Hannah from Cicerone meets some of the Cambrian Way Trust at the book launch in Cardiff and hears how Ramblers Cymru hope the trail will become Wales' answer to the Pennine Way.
The Cambrian Way has a long history after being created around 50 years ago by walking enthusiast Tony Drake. However, it has never reached the mainstream and most people are still unaware of this incredible route through Wales. This is, in many ways, a good thing as the route still feels like one of the most remote hikes in Britain, but Ramblers Cymru want to raise its profile and bring more walkers to Wales.
What is the Cambrian Way?
- The Cambrian Way is a 479km between Cardiff in the south and Conwy on the north coast.
- Dubbed 'the mountain connoisseurs' walk', the Cambrian Way traverses the heartland of Wales, including the Brecon Beacons, the Cambrian Mountains and Snowdonia.
- The route visits many of the country's iconic summits including Pen y Fan, Pumlumon, Cadair Idris and Snowdon.
- It can be walked in three weeks (or in shorter sections) and is suitable for experienced hillwalkers with sound navigational skills.
- Many points are easily accessible by public transport.
So what's new with the Cambrian Way?
The route is currently in the process of being waymarked by Ramblers Cymru to raise its profile and make it easier for walkers to follow. It is hoped that the waymarking will be completed by the end of 2019, weather permitting.
However, the route is still a challenge. Oliver Wicks from Ramblers Cymru who is responsible for waymarking the trail said: “The entire path is around 74,000 feet of climbing the equivalent of summiting Everest two and a half times through the middle of Wales. We have currently completed waymarking the route up to and including the Brecon Beacons and hope to have completed the entire route by the new year.”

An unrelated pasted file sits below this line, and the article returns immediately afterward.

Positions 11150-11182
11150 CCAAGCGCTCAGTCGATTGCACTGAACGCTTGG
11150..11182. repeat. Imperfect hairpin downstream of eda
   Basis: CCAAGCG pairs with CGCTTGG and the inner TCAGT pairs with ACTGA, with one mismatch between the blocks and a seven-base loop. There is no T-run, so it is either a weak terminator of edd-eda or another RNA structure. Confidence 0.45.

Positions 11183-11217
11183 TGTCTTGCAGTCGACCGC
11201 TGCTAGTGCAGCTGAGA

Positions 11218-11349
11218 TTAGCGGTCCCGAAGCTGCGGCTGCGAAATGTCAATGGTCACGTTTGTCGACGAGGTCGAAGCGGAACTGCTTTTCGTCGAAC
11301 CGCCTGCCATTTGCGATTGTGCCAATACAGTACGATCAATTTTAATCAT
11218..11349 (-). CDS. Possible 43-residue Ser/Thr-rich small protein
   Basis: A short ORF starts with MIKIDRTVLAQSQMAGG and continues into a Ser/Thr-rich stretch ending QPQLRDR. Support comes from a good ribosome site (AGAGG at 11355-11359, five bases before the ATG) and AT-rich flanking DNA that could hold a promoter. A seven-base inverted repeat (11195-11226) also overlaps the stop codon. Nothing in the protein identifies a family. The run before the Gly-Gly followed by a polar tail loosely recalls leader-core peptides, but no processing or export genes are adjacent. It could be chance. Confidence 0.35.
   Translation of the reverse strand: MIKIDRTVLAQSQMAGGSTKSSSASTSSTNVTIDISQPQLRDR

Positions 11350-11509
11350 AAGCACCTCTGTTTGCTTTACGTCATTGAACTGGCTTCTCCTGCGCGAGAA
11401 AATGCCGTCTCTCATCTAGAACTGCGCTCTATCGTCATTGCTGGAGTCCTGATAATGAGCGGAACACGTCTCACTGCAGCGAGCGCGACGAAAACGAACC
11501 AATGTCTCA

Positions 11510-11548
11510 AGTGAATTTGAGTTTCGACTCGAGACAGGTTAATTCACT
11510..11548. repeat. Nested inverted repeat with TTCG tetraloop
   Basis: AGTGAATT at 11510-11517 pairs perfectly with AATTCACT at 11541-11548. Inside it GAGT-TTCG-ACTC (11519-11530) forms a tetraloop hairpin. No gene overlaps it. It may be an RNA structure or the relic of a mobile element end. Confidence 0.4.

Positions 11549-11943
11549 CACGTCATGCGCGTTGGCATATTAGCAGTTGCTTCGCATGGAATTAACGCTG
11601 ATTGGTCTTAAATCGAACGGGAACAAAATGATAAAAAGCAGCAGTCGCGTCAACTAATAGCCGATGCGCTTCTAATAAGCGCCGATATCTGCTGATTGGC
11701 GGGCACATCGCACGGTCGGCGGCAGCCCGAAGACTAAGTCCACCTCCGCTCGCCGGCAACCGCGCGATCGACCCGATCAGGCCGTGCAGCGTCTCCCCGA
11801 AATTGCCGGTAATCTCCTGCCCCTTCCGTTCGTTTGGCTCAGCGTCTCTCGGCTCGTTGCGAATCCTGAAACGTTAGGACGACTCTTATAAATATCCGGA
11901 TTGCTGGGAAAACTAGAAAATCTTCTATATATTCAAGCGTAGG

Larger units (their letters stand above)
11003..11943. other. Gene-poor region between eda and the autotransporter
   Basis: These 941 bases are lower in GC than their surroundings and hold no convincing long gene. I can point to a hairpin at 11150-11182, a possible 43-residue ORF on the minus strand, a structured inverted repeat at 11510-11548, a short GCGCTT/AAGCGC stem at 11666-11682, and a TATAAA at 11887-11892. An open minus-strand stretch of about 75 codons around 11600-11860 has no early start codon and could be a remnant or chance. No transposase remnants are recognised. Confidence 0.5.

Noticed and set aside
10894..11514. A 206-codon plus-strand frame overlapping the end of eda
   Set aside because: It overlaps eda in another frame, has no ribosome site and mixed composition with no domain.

There's a new guidebook!
The Trustees of the Cambrian Way have worked tirelessly to produce the new Cicerone guidebook to the route. We're excited to be able to help promote this walk and encourage people to try it.
Will Renwick, President of Ramblers Cymru, has walked the entire route and would recommend it:
“If you want to see Wales at its wildest and most beautiful this is definitely the trail to walk. I'd done a lot of walking in Wales before the Cambrian Way, but it's only now, after having completed it, that I feel I've really got to know our landscape and our country.
“There are so many fine sections that it's hard to pick a favourite, but the stretch from Cardiff to Abergavenny really stood out to me, mainly because I was so surprised by it. I'd been expecting it to be a little built up and industrial, but it was the opposite. It was so green!"